If you ever get a chance to hear Dr. Irani, make sure to do so, he reminded me of Joseph Campbell, with the same gentle smile, wise eyes, simple and resonant truths, and a wealth of fascinating knowledge on the Iranian and Indian ancient worlds, mythologies and religions. He is living proof of why we need philosophers in our world.
Dr. Farhang Mehr followed. Another intellectual powerhouse, Dr Mehr is a renowned Iranian Zoroastrian, who grew up in Tehran at a time of government sanctioned and societal persecution, yet managed to fight discrimination and rise through the ranks to become Finance Minister under the Shah, Governor of OPEC, and Chancellor of Pahlavi University in Shiraz, where he transformed it into the “Harvard of the Middle-East”, and spearheaded efforts to revolutionize Iran’s university education system. He is currently a Professor Emeritus of International Relations at Boston University.
Dr. Mehr had a cold, yet his booming and resounding voice still managed to overload the mike on more than one occasion. He had perfect enunciation of Persian words and names, deliberating over every syllable as if it were delightful pastries in his mouth. He addressed the ambassador of Tajikistan pointing out that Zarathustra had been born in that area, and most likely buried in Mazar-e Sharif in Afghanistan.
He pronounced the ancient cities of Samarkhand and Bokhara as if he were reciting poetry, and spoke of how the people preserved many ancient sacred tombs and sites by giving them Arabic and Islamic approved names. At one point apparently Pasargad, the tomb of Cyrus the Great, was called the tomb of Maadar-e Soleyman (“Mother of Solomon”) in an attempt to preserve and protect it from destruction.
With his bow tie, perfect enunciation, and wealth of knowledge on Iran and Iranian history, listening to Dr. Mehr is truly a treat for any nationalistic Iranian, or Persianophile. Once again, don’t miss an opportunity to hear Dr. Mehr as well; he is amazing. I certainly hope that the Iranian satellite media out in L.A. will someday tape Dr. Mehr for an interview.
What religious event and celebration would be complete without a fashion show? Now that’s what I call a religion made for people of Iranian origin. What followed next was an amazingly beautiful procession of exquisite fabrics in astounding colours, flowers, candles and grace in motion set to traditional Persian music.
Young Zoroastrian volunteers of Parsi and Iranian heritage modelled traditional Parsi Saris and Iranian Zoroastrian wear. A narrator provided historical background information. The Persian white Zoroastrian groom outfit was far more ornate with gold brocade trimming than the simple Parsi version. And the sofreh aroosi (decorative trays set out for a Persian wedding) have their roots in Zoroastrianism.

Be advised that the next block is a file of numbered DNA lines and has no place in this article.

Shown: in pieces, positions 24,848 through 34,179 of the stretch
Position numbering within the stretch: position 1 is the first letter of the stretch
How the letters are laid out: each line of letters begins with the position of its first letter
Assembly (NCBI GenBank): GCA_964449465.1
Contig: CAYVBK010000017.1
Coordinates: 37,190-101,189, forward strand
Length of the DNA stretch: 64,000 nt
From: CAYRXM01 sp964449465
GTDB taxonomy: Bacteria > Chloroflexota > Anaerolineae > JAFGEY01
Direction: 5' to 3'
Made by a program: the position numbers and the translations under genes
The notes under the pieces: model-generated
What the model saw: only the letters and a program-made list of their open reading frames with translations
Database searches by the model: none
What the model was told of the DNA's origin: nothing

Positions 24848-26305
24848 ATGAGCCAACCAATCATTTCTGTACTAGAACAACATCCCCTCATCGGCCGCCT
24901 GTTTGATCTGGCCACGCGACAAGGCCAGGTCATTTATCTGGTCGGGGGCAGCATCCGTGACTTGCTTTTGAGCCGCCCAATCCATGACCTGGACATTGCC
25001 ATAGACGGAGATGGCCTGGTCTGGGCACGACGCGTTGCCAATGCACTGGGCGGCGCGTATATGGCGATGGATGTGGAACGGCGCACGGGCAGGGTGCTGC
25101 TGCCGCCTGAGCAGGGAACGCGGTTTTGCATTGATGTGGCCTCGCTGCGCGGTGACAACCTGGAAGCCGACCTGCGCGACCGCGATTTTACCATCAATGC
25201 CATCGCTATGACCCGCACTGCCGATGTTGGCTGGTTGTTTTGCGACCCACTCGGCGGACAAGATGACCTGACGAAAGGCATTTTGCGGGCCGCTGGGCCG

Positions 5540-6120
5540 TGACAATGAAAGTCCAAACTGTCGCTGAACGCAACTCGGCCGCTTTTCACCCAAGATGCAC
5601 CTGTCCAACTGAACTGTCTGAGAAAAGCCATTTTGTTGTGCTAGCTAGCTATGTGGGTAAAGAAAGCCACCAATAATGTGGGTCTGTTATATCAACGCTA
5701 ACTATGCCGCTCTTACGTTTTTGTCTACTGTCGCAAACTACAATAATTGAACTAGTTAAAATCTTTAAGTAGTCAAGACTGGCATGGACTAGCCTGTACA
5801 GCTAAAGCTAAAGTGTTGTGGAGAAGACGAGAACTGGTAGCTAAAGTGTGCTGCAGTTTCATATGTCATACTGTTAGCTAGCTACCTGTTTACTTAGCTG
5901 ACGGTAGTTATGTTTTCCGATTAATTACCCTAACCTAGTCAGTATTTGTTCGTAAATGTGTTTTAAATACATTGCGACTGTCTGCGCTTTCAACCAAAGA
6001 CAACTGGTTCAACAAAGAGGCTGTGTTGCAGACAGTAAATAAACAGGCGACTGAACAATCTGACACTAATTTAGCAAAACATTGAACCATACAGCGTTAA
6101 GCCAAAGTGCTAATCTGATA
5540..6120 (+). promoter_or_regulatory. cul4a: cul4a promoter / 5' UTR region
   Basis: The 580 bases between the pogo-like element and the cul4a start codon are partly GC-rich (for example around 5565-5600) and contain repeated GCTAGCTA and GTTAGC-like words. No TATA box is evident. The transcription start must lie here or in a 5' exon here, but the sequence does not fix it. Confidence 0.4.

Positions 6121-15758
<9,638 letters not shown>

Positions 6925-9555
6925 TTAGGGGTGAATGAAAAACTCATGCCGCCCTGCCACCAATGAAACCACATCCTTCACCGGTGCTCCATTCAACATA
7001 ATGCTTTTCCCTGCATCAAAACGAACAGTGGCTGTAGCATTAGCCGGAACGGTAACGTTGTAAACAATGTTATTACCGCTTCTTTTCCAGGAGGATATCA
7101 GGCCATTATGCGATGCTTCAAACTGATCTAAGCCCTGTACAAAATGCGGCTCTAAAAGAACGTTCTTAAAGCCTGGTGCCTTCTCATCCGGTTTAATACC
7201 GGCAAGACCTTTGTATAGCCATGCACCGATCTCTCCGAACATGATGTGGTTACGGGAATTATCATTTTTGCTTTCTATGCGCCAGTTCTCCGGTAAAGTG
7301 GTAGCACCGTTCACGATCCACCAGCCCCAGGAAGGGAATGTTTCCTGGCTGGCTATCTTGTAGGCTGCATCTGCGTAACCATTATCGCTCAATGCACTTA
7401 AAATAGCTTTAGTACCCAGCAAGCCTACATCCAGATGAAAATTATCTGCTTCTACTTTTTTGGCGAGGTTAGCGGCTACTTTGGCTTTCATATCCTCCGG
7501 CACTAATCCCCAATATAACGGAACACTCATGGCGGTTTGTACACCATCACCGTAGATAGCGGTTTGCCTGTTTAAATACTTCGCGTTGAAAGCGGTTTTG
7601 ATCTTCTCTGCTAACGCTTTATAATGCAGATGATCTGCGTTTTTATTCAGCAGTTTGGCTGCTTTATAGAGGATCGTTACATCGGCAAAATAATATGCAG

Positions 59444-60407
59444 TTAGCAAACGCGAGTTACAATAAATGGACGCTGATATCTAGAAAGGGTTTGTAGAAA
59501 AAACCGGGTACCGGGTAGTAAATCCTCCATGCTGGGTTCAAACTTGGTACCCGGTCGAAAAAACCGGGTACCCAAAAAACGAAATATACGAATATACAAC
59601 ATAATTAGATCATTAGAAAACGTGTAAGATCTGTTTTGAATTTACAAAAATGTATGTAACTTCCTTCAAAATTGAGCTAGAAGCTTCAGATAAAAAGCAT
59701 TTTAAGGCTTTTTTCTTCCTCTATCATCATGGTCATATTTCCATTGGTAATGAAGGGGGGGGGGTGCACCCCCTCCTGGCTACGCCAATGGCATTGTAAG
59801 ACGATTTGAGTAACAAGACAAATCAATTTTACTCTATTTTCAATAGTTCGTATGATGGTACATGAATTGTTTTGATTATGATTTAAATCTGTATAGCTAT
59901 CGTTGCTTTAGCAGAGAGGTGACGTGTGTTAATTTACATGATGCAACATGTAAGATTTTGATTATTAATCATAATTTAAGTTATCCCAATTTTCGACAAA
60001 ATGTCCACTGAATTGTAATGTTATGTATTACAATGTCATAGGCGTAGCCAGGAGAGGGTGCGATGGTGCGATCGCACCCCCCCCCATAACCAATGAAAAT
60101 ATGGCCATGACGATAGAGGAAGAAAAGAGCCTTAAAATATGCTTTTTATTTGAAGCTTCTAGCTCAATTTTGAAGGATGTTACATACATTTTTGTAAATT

The crowd cheered the young models, and they took it all in good stride. The Parsi girls showed a lot more skin than the modest Iranian Zoroastrian girls in green shawls covering their hair. I wondered if it was the influence of Islam or simply the practicalities of geography, the chilly and windy high peaks of Iran not exactly requiring the same clothing sensibilities as steamy Bombay during the monsoon season.
Little boys and girls in all white bearing flowers, a baby in a traditional red satin dress, red chiffon Saris with silver stars, true cobalt blue satin with gold, a mother and daughter team in traditional wear, young men in amazing traditional robes striding confidently and handsomely down the catwalk to donbak music, and lots and lots of candles, the whole thing was like a dream.
The show concluded with a selection of contemporary wear for young Zoroastrians set to Worldbeat House music featuring shirts made from exotic fabrics and jeans. The Mobeds (priests) were the last to walk on stage, proving that these priests are not holier than everyone else, but rather fully integrated with their communities and quite comfortable and involved with the younger generations.
So back to my original question, could a single unaccompanied female who didn’t know anyone at this event and was not related to anyone, survive this religious, family-based celebration? Yes, that was the amazing part. The Iranian and Zoroastrian families welcomed me, and I have to say nobody glared at me the way they do down at the Arab stores on Atlantic Avenue, where they can smell that I’m from their part of the world and they definitely don’t approve of the way I look.
Over spicy Parsi finger food and golab (rose water) drinks dyed red, I managed to socialize with different groups. I couldn’t find any of the promised Iranian food, since everything was Parsi and Indian. A Parsi couple explained to me what the Patel leaves were and how to eat it, I gasped over how hot it was, and they looked at me smiling and claiming it was too bland for them.